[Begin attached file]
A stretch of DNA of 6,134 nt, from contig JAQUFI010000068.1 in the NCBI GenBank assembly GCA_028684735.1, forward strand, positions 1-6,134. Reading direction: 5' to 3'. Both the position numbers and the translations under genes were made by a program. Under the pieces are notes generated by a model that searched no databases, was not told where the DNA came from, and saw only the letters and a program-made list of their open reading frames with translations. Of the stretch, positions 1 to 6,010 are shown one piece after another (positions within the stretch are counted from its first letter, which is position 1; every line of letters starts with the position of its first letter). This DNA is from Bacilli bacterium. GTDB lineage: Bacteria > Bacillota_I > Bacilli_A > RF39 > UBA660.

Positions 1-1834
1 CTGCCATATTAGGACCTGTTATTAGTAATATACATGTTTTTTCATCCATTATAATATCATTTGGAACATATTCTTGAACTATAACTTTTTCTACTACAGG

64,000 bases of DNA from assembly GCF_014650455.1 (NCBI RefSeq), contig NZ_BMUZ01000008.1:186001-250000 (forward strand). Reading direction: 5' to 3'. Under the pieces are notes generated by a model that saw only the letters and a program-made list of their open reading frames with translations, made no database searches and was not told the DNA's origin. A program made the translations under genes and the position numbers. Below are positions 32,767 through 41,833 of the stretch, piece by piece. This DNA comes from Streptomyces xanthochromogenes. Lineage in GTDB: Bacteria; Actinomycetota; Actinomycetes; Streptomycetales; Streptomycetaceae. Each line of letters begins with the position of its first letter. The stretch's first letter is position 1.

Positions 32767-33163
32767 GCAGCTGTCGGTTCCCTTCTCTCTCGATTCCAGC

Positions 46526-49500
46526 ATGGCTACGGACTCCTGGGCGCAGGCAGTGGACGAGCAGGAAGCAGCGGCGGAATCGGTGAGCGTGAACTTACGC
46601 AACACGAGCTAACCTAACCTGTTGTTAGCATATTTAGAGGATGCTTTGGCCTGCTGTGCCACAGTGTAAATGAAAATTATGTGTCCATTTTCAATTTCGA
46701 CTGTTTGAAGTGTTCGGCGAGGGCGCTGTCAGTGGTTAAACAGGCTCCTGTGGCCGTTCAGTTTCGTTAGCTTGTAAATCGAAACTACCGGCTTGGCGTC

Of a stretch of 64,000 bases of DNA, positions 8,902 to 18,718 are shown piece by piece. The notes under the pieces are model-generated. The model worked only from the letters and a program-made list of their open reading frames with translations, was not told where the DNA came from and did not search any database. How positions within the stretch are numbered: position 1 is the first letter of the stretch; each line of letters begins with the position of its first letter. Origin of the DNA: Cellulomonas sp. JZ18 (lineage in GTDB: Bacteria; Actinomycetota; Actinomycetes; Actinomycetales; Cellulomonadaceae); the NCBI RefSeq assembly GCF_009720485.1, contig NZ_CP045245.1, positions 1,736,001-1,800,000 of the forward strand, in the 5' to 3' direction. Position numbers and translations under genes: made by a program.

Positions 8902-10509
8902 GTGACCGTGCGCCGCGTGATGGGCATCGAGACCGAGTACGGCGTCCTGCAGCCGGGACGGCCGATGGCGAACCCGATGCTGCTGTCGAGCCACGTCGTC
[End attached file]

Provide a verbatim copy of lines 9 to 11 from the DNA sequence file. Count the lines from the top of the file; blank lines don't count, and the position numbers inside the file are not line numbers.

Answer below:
46601 AACACGAGCTAACCTAACCTGTTGTTAGCATATTTAGAGGATGCTTTGGCCTGCTGTGCCACAGTGTAAATGAAAATTATGTGTCCATTTTCAATTTCGA
46701 CTGTTTGAAGTGTTCGGCGAGGGCGCTGTCAGTGGTTAAACAGGCTCCTGTGGCCGTTCAGTTTCGTTAGCTTGTAAATCGAAACTACCGGCTTGGCGTC

Of a stretch of 64,000 bases of DNA, positions 8,902 to 18,718 are shown piece by piece. The notes under the pieces are model-generated. The model worked only from the letters and a program-made list of their open reading frames with translations, was not told where the DNA came from and did not search any database. How positions within the stretch are numbered: position 1 is the first letter of the stretch; each line of letters begins with the position of its first letter. Origin of the DNA: Cellulomonas sp. JZ18 (lineage in GTDB: Bacteria; Actinomycetota; Actinomycetes; Actinomycetales; Cellulomonadaceae); the NCBI RefSeq assembly GCF_009720485.1, contig NZ_CP045245.1, positions 1,736,001-1,800,000 of the forward strand, in the 5' to 3' direction. Position numbers and translations under genes: made by a program.